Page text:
Divorce can add a decade to your working life, according to a new study from an Australian super fund.
In a recent research report titled Untying the Knot, Suncorp Superannuation asked married and divorced people about retirement ages and found that while both groups were on par when it came to ideal retirement ages, there was a big gap when they had to be realistic.
Married couples said retirement would be possible by the time they were 65, however divorcees said retirement would be unrealistic until the age of 75.
The report also used figures relating to the average age of divorce from the Australian Bureau of Statistics to demonstrate the very different financial positions of male and female divorcees.
Most men divorce when they are 45 years old and have about $128,000 in super, while most women divorce at 42 with $42,000.
I’ll let you cogitate on that, and the vested interests of the report’s authors, for a wee moment before we continue.
Divorce. It happens. And it hurts. Divorce hurts in many different ways. It may be important to think of this before getting married.
But is it a good idea? Is it smart to stop and think about things falling apart before building something up? Is it a good idea to contemplate the demise of a romance before taking it all the way, or will you simply kick-off some sort of negative, self-fulfilling prophecy of doom?
A lot of couples shirk the hard stuff for fear it will ruin things. I sometimes wonder whether this is a sign the foundations of their relationship are shaky at best. Surely strength comes from facing up to brutal truth, rather than stuffing cowardly fingers in ear and shrieking “cant-hear-you” in unison?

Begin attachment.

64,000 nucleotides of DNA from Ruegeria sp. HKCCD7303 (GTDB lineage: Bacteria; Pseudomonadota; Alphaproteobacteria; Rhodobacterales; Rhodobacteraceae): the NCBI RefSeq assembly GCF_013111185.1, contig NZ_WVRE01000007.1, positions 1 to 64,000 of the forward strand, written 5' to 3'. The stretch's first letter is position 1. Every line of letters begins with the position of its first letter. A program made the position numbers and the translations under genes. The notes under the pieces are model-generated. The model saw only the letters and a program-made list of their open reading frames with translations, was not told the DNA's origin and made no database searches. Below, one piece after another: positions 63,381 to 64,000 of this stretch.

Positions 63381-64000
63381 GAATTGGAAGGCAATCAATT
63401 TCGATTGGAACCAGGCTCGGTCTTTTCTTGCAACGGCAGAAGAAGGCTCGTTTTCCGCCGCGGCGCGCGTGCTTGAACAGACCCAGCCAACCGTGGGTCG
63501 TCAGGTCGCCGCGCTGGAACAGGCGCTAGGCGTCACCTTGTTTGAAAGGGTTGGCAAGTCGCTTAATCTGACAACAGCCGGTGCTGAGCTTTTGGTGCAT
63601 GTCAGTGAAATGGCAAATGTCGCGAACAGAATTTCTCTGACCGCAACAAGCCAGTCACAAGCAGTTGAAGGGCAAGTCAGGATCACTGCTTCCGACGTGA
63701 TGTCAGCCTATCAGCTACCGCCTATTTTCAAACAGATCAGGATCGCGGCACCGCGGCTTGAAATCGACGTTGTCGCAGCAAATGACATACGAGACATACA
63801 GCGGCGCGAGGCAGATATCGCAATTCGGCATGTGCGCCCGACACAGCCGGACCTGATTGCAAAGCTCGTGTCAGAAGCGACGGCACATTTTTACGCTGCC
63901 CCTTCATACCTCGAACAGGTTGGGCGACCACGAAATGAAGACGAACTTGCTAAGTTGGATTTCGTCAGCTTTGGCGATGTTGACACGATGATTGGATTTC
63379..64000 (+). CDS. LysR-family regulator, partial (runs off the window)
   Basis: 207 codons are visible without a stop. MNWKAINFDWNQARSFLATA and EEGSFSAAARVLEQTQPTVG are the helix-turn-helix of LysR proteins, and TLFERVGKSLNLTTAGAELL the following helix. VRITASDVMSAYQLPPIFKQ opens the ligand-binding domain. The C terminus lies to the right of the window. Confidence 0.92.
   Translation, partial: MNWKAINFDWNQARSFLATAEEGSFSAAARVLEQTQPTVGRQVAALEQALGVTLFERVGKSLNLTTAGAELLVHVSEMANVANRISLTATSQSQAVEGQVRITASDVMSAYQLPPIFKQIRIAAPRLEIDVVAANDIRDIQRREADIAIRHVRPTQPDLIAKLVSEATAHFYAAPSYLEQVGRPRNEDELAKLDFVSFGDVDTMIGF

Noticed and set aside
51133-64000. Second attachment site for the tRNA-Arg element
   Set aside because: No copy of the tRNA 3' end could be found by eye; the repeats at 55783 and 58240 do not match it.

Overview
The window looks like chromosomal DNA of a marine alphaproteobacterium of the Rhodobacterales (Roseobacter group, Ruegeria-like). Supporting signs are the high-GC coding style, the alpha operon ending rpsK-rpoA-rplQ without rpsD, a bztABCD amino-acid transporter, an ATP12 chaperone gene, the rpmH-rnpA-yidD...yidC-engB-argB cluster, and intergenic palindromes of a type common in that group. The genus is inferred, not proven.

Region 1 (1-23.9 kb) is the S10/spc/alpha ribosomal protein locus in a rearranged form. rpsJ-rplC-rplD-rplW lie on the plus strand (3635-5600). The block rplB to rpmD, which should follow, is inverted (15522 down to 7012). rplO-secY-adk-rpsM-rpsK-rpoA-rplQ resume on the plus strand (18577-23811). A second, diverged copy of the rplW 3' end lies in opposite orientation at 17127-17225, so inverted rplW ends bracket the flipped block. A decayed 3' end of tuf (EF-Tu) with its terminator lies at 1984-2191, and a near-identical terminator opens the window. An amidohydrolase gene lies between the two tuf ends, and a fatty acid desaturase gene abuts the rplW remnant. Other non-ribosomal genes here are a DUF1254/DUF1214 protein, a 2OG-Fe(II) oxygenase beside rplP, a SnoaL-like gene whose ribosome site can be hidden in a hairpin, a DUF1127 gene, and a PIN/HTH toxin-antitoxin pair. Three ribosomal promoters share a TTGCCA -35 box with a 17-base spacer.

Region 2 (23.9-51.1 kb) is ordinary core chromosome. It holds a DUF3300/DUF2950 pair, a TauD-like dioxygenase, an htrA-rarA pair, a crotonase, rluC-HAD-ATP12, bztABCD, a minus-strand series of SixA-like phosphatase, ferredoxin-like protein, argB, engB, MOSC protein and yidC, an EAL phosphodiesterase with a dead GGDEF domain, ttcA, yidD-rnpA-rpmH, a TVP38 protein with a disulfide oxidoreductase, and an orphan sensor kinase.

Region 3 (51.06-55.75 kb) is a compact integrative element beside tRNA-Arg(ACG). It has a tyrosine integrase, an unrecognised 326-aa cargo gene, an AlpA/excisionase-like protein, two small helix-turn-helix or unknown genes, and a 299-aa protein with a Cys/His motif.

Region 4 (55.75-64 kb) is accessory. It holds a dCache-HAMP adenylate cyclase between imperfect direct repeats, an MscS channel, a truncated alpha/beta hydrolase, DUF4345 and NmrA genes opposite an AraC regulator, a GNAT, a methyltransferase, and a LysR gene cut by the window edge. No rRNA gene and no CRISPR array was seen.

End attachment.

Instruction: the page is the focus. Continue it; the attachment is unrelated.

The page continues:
Of course, there’s always the likelihood that one person in a partnership may be better equipped to have the conversation than the other. This is an imbalance, but the difference is not always insurmountable.
For we all know that romances work when people agree to support each other, and help each other learn and grow. It could simply be that some help through what would be a difficult conversation for anyone to have is necessary.
If it’s a conversation that needs to be had at all, that is.
Is it? Is talk of divorce before ‘I do’ going to strengthen or weaken your relationship?
Certainly there are practical benefits. Women especially need to wise-up when it comes to finances, and their financial security within relationships. The old idea women should rely solely on their husband to sustain themselves in perpetuity is partly responsible for the great many poor old ladies struggling to pay the bills as they age.
And while that idea is slowly dying, there’s no use pretending all things are equal. Women still earn less than men in Australia. Women are still less proficient in the language of finance and less able to adopt a ‘like a man’ approach to money (read: More likely to take on unnecessary responsibility/charge their decisions with emotion, not reason).
This is partly why I’m pro-pre-nup. It’s not a harbinger of doom, in my books, but simply a sensible document related to a bunch of other documents you’re about to sign, either literally through marriage or by default if you’re de facto.
But the cost of divorce isn’t just financial. Divorce also rips apart families, and causes significant emotional trauma for all parties involved, especially when children are involved. I believe these are other reasons why it might be a good idea to discuss divorce before marriage, if only to underscore the sheer depth of your feeling for one another, and willingness to commit, even in the face of possible devastation.
Don’t you agree?
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